The cosmos is a dark, spooky place. More so when you realize that most of the matter in it actually lurks in voids.
If there was a dark alley in space, it would be the intergalactic medium (IGM)—the cold, diffuse gas that inhabits these shadows between galaxies and emits almost zero light. No human brain can even begin to grasp in what dead zone you would find yourself by following it to the end (if it even has one).
NASA is finally going to illuminate at least some of what lies in the IGM, even if the space agency won’t literally be shining a flashlight on it. The space agency just blasted a sounding rocket that uses ultraviolet optics, aka the Dual-channel Extreme Ultraviolet Continuum Experiment (DEUCE) into space to investigate the mysteries out there. Ultraviolet starlight from star-forming galaxies is thought by many scientists to be what ionized the universe. Unfortunately, this UV radiation cannot be studied from Earth because it is blocked by our atmosphere, so something needs to capture it from above our planet. Sounding rockets like DEUCE can zero in on it without putting the same dent in NASA’s budget as space telescopes like Hubble.
“DEUCE is about being able to better understand if and how star-forming galaxies ionized the early universe,” said researcher Nicholas Erickson, a graduate student who is also a collaborator on the mission. “This ionizing light has never been measured accurately in hot stars, and DEUCE will make the first calibrated measurement of it, telling us the contribution stars could have had to helping ionize the universe.”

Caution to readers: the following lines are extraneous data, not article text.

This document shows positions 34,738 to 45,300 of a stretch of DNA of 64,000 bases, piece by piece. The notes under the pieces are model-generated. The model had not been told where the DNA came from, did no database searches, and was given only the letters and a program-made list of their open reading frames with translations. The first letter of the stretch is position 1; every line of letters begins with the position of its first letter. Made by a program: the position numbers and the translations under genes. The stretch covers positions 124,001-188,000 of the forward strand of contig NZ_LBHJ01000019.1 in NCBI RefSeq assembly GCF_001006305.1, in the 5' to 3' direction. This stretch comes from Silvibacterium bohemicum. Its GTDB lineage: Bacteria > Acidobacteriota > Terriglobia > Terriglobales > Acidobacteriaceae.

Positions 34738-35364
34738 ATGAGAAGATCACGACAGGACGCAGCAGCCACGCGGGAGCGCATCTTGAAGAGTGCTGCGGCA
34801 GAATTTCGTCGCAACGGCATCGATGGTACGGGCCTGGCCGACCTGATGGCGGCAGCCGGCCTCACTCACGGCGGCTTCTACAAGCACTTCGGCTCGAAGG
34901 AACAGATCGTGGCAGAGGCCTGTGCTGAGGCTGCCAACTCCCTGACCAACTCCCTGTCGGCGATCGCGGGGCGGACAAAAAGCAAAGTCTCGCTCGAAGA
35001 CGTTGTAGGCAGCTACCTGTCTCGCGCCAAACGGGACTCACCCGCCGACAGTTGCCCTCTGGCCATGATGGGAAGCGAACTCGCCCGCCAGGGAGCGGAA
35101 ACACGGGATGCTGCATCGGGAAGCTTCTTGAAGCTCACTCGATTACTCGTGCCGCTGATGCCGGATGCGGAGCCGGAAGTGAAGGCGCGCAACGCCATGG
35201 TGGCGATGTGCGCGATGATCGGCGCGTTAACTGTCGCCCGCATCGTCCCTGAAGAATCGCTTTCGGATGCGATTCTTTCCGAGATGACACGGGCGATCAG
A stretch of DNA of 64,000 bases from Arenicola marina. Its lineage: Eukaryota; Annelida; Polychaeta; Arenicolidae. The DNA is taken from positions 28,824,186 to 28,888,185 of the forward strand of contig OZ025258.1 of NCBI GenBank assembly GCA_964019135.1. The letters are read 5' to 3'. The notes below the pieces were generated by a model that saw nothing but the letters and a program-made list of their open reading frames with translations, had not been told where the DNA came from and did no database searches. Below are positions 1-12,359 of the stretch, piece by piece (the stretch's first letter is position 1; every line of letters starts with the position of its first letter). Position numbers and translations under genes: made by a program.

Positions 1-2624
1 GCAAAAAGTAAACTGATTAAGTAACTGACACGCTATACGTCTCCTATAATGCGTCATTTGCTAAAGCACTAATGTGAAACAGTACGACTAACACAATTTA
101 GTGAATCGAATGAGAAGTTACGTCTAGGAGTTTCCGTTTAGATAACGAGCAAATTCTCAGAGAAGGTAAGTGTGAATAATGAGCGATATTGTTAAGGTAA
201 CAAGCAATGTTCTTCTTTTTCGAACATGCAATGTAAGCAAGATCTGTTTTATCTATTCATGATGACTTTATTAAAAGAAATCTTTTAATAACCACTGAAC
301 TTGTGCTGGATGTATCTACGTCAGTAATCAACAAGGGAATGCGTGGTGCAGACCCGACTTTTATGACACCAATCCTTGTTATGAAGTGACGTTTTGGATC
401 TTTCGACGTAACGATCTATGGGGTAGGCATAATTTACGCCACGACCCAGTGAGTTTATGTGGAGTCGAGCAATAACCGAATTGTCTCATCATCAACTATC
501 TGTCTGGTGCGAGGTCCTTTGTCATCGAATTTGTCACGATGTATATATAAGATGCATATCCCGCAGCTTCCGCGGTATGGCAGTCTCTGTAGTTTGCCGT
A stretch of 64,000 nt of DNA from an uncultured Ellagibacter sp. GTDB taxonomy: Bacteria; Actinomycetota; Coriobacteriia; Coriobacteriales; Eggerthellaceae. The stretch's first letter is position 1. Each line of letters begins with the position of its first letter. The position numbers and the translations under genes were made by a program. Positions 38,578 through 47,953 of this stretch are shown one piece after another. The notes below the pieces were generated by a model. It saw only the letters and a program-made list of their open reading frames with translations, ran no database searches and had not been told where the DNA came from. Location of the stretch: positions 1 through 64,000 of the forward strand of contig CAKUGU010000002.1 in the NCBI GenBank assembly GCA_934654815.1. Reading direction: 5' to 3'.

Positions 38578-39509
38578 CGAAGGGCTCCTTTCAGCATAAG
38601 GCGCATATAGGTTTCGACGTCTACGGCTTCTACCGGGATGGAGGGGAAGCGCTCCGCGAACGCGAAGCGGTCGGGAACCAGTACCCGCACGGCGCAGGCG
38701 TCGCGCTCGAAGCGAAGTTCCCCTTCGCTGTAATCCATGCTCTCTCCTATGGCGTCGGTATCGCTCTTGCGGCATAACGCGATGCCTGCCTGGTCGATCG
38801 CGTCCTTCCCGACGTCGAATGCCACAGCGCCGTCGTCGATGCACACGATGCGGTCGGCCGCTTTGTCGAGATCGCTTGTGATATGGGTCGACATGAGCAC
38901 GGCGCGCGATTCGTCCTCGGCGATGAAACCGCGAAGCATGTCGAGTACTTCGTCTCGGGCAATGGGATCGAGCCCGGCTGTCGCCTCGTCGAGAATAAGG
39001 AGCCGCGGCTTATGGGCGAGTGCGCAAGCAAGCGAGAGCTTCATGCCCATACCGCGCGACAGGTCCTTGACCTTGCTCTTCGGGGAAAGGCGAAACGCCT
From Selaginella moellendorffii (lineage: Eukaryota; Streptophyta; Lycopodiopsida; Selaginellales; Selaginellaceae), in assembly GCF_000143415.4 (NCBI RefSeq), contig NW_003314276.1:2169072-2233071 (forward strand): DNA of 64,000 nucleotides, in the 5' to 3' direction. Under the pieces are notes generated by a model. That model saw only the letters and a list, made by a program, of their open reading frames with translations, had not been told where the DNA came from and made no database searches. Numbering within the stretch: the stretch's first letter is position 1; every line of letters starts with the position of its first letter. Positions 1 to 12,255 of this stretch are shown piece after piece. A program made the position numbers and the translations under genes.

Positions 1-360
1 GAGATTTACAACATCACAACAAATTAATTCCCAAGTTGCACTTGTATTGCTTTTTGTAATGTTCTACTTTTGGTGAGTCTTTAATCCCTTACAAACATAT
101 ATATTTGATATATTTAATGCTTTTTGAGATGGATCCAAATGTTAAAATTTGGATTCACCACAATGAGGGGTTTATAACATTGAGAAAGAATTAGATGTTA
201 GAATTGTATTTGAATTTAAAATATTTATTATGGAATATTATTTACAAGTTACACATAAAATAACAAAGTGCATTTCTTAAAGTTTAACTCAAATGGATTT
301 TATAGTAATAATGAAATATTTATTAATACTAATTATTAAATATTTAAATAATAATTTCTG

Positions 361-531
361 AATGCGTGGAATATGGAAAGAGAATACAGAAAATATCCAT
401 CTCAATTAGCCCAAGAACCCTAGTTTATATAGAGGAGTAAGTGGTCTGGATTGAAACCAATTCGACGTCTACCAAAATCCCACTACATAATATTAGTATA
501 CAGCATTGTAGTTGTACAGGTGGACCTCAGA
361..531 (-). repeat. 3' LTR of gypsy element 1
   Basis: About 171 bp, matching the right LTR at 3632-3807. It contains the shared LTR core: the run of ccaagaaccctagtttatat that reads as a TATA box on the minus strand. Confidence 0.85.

The rocket has just taken off to its first destination, star Beta Canis Major, and will be exploring Epsilon Canis Major this December. These stars are young (around 12 and 23 million years old is nothing in star terms) and blazing hot. They are also close enough to Earth for their light to touch down on our planet before interstellar gas devours it, which is important for scientists who are looking to measure it to see if there is enough radiation there to prove that the IGM contains a significant amount of starlight. DEUCE will use the largest microchannel plate detector ever launched into space to make this measurement. Not that it’s going to be easy.
“It's a hard measurement to make, because there still is neutral hydrogen between stars that is extremely effective at absorbing the starlight at these wavelengths,” Erickson admitted.
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